After trying Chrome for a couple of weeks on my laptop, I’m back to Firefox again as my main browser for day-to-day and development use. The drawbacks of Chrome for my everyday browsing far outweighed the benefits in speed and development tools.
There are really just two reasons why I keep coming back to Firefox. I thought it might be useful to note them, and perhaps some browser developers might read this and get some feature ideas for their next version.
The single best feature of Firefox and the number one reason why I continue to struggle with any other browser is Firefox’s aptly-named Awesome Bar. Unlike the smart address bars found in Chrome and Safari, Firefox’s has an uncanny ability to immediately suggest the page I’m looking for, after just typing a word or two.
While I don’t know all the details of how the Awesome Bar works internally, but some of the features that I find useful are immediately obvious when I try to use the smart address bar in Chrome.
Firstly, Firefox prioritises page history over web searches. Like everyone else, I do use the address bar to launch web searches, but when I do so I just hit enter — I don’t wait for the address bar menu to display a list of suggestions. Chrome seems to prioritise web search suggestions over pages that are in your history, which makes most of the options in the dropdown pretty useless to me in practice.
Below are two screenshots of what happens when I type ‘bootstrap’ in the Chrome and Firefox address bars, after having browsed the Twitter Bootstrap site several times in both browsers. Chrome shows three useless search suggestions, and Firefox lists out several pages that I’ve been to in the past and am fairly likely to be looking for.
Note also in the screenshot above, how Firefox gives me the option to switch to the “Examples” page which is open in an existing tab. When you have thirty or forty tabs open (as I frequently do — see below), being able to switch to an open tab instead of duplicating it is a great feature.
Secondly, Firefox’s Awesome Bar uses a combination of both the page title and the URL when matching against your browsing history, and it does substring matches on both. This means I can type something like ‘jira CONF macro’ and see a list of Confluence issues on our issue tracker containing the word ‘macro’ that I’ve been to recently. Chrome’s address bar seems to only search URLs, which is far less useful.
The most infuriating aspect of Chrome’s search suggestions is that they change after you’ve stopped typing. The most irritating example is this situation, which has happened to me several times:
- you’re busy typing out some words which should match a page in your history
- you see the page you want in the suggestions list, so you stop typing
- as you go to use the cursor keys to select it, the suggestion disappears and gets replaced with useless suggestions from Google
- you curse Google for making their suggestions feature so frustrating.
I consider the Awesome Bar among the most important productivity tools on my computer. When I was using Chrome, locating a page that would normally take me two or three seconds in Firefox would take minutes, often requiring navigating back through websites to the page I was reading earlier.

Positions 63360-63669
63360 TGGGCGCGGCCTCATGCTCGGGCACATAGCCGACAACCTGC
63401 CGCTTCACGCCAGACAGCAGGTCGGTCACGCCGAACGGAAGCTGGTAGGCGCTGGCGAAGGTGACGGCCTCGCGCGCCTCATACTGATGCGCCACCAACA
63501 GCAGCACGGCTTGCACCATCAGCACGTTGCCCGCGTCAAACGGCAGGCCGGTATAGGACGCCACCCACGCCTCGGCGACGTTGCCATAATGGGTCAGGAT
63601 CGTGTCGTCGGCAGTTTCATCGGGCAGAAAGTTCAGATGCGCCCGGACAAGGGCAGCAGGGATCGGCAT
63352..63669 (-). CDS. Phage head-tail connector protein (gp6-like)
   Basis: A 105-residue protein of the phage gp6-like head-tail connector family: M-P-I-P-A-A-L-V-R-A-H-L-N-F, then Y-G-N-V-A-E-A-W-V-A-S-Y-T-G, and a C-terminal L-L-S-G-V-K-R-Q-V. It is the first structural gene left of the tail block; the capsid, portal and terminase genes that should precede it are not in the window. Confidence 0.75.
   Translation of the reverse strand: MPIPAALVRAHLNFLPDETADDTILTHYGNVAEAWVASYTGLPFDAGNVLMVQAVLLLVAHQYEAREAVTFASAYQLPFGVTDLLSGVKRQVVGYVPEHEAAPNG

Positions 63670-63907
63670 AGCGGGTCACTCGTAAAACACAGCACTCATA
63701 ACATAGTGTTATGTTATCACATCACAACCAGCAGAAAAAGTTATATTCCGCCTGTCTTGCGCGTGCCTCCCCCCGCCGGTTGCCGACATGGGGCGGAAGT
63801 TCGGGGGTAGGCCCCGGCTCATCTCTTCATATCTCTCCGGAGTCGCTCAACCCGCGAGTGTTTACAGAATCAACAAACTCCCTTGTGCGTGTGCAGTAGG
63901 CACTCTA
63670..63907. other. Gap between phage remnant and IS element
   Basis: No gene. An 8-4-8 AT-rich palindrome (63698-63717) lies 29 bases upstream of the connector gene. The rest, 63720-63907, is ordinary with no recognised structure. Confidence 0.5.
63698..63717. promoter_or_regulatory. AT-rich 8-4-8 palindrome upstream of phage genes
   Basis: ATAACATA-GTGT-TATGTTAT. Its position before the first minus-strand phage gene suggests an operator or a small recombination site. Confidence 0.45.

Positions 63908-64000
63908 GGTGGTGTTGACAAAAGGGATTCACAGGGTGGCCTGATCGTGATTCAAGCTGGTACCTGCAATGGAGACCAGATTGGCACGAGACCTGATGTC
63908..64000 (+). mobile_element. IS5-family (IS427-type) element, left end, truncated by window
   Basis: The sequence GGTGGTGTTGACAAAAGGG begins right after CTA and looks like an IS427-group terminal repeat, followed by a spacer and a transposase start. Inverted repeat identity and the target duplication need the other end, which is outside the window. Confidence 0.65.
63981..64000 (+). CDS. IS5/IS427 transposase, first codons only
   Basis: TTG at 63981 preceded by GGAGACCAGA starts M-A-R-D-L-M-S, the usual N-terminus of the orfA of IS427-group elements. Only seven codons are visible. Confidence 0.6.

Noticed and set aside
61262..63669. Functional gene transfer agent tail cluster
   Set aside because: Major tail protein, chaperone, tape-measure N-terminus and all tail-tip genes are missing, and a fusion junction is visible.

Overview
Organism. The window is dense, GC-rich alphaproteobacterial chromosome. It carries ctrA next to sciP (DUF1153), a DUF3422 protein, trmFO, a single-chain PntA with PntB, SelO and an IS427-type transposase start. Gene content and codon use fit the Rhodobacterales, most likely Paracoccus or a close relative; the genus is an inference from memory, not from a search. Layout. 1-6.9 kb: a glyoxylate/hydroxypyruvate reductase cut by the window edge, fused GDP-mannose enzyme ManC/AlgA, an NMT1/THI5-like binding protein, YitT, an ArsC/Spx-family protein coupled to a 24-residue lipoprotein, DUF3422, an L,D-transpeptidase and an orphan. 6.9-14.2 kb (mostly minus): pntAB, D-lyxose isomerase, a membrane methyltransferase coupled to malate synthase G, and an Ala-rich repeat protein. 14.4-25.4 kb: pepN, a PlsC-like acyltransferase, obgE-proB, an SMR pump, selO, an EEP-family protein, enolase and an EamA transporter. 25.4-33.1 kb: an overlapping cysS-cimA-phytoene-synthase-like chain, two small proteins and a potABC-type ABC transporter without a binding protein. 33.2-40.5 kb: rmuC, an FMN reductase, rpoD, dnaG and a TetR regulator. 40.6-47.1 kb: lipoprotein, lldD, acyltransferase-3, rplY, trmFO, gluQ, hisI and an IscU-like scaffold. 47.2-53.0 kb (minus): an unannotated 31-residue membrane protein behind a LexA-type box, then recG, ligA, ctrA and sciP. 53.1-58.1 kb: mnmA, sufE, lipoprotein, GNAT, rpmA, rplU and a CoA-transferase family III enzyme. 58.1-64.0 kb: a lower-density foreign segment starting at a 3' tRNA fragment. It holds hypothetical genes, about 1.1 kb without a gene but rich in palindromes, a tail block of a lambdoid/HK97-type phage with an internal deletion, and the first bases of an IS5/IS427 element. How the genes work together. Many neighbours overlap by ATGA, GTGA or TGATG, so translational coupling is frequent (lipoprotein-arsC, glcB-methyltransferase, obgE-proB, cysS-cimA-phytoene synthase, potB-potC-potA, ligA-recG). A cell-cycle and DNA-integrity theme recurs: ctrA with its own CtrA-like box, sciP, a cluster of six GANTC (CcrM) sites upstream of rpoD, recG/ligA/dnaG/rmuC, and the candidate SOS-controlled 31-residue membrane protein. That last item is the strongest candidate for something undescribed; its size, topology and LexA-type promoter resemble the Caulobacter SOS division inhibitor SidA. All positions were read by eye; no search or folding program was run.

In Chrome, the address bar search seems hamstrung by Google’s desire to promote its search engine to the detriment of more relevant suggestions within the browsing history of the user.
Vertical tab tree
A large proportion of my work day consists of working with web applications and reading information on web sites. As such, I tend to accrue a large number of tabs in my browser. Horizontal UI components, like the typical tab bar in a web browser, are not designed to cope with a long list of items.
With Firefox, there’s an amazing extension called Tree-style tabs. This extension displays your tabs vertically on the left side of the window, where you can fit maybe 30-40 tabs, all with readable titles and icons on them. It also automatically nests tabs underneath each other, as you open a link in a new on a page you’re looking at. This helps group related tabs together in the list, as you open more and more of them.
Even with this extension, however, the situation isn’t all roses. Any browser with a lot of tabs open starts to consume a lot of memory, and every few days I need to restart Firefox to get it back to an acceptable level of performance. All my tabs are restored, but it seems the various slow memory leaks which accrue in the open windows are resolved by the restart.
The extension is also flakey in various ways, particularly when dragging tabs around. I have tried Chrome’s vertical tabs secret feature, but that doesn’t work very well currently. If there was another solution available anywhere else that provided similar functionality, I’d gladly try it out.
A related small improvement I’ve noticed in recent versions of Firefox is that it no longer attempts to reload all the tabs when you reopen your browser. This is a welcome improvement, particularly on slow connections, where the dozens of tabs you have open don’t use any bandwidth until you switch to them.
In the future, I hope the other browsers will catch up with similar productivity features. For someone who lives in their browser like I do, I can put up with a lot of other drawbacks for such significant features.
In particular, I would really like to use Chrome for a bunch of different reasons: the process-per-tab model, faster rendering, some more advanced developer tools, and its generally faster adoption of new web technologies.